A Fistful of Quarters

donkey_kong.jpgFor those of you who think that competitive video gaming began with Halo tournaments…. Wait, did any of you actually know about the world of competitive video gaming? Well if you did, then you most likely know that it began long before Madden tournaments back to the prehistoric days of the earliest arcade games like Missile Command, Centipede, and perhaps the most popular arcade/video game of all time, Donkey Kong. The documentary, King of Kong: A Fistful of Quarters captures the always fierce, sometimes underhanded world of competitive video gaming through the lives of numerous middle-age teenagers, specifically Billy Mitchell, the self-proclaimed God of competitive video gaming, and Steve Wiebe, an eternally down-on-his-luck guy next door in search of much more than his name at the top of a high scores list.

As a child of the ’80s and a huge video game fan, I wanted to see this film in theaters but I just never got around to it. Thankfully I didn’t have to wait too long as it was released on DVD last week. This is simply an engrossing film that is impossible not to love. My wife sat down and within a couple of minutes was immediately caught up in the story. Beyond the film itself, the DVD is packed with tons of extra features like bonus footage, film festival Q & A’s, extended interviews with the subjects, a story update, information about arcade gaming, and a great selection of artwork from www.iam8bit.com.

Director Seth Gordon trades off any documentary history of competitive gaming to focus on the competition between Billy Mitchell and Steve Wiebe. One of the earliest and most successful competitive gamers, Mitchell held numerous arcade records from Pac-Man to Donkey Kong, the game that finally forced him into retirement. Living a rock-star life, at least in the video game world, Mitchell continued to make appearances at conferences but focused much of his attention on his hot-sauce business. Early in the film he describes his life as one in which the dice always rolled his way. As a result, he reasoned, some poor guy must be out there “having the screws put to him.”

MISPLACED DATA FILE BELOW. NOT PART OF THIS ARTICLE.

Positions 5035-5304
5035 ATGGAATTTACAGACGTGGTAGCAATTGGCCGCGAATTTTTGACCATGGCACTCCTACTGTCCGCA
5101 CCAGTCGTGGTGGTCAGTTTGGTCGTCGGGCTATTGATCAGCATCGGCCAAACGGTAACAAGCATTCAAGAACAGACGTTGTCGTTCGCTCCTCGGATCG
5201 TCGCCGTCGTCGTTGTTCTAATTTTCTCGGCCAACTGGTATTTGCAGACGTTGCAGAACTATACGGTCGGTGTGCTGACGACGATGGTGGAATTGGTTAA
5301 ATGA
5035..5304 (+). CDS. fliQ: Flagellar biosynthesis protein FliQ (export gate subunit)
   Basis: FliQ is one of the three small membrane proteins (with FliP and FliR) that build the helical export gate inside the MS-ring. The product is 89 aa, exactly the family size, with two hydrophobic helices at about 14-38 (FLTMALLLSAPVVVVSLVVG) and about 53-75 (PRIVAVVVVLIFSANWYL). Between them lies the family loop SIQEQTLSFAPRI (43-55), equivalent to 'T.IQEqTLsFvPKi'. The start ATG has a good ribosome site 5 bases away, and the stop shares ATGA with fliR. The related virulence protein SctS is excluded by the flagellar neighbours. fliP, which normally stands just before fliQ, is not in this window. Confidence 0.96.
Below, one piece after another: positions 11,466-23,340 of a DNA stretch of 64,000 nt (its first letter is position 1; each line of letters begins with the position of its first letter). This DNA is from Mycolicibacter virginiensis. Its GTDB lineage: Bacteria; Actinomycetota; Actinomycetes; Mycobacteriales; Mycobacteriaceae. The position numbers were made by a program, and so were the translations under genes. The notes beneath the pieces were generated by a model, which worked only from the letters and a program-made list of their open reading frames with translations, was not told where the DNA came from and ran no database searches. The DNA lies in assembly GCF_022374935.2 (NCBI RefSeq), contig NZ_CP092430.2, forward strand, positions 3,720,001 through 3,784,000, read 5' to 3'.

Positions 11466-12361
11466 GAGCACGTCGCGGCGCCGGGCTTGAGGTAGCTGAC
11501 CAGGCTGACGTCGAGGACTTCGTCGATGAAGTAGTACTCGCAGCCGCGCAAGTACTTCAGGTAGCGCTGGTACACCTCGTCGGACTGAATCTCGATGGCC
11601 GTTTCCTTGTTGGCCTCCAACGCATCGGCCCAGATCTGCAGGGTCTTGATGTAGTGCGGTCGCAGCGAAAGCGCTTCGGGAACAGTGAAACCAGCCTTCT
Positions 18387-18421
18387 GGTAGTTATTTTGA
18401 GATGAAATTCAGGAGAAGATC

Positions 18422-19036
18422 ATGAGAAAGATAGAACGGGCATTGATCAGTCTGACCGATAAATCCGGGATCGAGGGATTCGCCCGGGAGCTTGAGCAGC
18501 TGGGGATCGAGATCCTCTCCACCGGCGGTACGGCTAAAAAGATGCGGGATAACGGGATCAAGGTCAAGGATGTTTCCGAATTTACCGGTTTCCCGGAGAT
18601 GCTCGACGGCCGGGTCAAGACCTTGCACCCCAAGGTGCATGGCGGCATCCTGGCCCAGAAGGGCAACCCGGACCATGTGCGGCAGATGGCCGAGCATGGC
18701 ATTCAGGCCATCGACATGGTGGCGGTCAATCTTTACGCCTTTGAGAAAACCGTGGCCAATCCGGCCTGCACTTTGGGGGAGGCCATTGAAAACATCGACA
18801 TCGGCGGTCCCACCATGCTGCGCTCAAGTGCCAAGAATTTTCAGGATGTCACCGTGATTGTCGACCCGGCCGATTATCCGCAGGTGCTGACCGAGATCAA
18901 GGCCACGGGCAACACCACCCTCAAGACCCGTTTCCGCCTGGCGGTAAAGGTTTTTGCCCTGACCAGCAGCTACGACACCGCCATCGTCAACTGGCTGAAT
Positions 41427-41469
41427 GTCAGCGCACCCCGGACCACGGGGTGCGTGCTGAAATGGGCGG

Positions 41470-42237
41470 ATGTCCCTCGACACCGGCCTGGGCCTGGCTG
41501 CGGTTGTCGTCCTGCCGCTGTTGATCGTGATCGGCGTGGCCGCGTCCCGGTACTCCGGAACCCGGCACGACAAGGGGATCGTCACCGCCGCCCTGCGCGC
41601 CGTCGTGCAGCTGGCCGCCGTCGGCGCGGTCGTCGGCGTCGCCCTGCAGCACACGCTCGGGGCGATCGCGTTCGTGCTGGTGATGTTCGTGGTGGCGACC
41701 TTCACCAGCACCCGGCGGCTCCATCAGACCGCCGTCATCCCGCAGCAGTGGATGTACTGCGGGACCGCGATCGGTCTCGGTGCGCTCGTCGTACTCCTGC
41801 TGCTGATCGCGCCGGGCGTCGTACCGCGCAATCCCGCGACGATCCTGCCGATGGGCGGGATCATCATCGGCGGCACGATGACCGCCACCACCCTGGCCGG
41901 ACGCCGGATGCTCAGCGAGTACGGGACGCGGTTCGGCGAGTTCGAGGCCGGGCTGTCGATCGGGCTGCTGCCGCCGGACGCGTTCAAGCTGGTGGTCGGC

Enter Steve Wiebe. In just a few shots, Gordon presents Wiebe as a middle-age man once full of such promise in everything he did. However, for weird, seemingly cosmic reasons, the ball never quite bounced Wiebe’s way. He had above average skill as a pitcher which unfortunately fell apart in a championship game. Later in life, as he and his wife signed the papers on a new house, he found out that he had been laid off from his job at Boeing. To give his life some sort of meaning or purpose in that depressing time, he returned to an old college hobby, Donkey Kong. Rather than simply playing for fun, he set out to top the world record held by Mitchell.

Through his quest to the top of the high score list, we do learn something about the history of competitive gaming, quite simply that it is full of some of the most interesting characters you could ever hope to encounter. There is Walter Day, the founder of Twin Galaxies, the on-line, official video game scoreboard, Brian Kuh, the foremost Mitchell groupie, and Roy “Mr. Awesome” Shildt, competitive video gaming’s bad boy and bane of Mitchell’s existence, and his “Don’t get chumpatized” motto. The cliques and relationships are pathetic and silly enough to rival a gaggle of junior high girls.

You quickly wonder just what the hell Wiebe is doing entering into this parallel universe, especially when he is happily married and raising two young children. While the film has absolutely nothing of overt religious value, except perhaps the cultish nature of Mitchell’s groupies, Wiebe’s pursuit of this title and his foray into this world do smack of the spiritual. Wiebe is up against much more than the difficult motherboard of Donkey Kong. He has to compete against the likes of Kuh and Robert Mruczek, men who constantly doubt his “skills” at every turn and are skeptical of his entry into their virtual society.

Yet Wiebe is also out to prove something to his family and friends, but most importantly to himself. Having once been the object of so much hope and desire on the part of his family, he wears his disappointment, and perhaps theirs too, on his sleeve. Though we might question the validity of pursuing a video game title rather than, say, volunteering at a homeless shelter, we quickly find our selves rooting for him to succeed, even though he eventually moves on to become a high school chemistry teacher.

Wiebe certainly seems content in his family life, and though teaching chemistry is a backup plan, he tolerates it. I wonder if he would have even been totally happy as a professional baseball player or a high level engineer at Boeing, neither of which would have granted him the unique fame that he has garnered by hovering around the top of the Donkey Kong highest scorer list.

The King of Kong: A Fistful of Quarters (79 mins) is rated PG-13 and is available on DVD.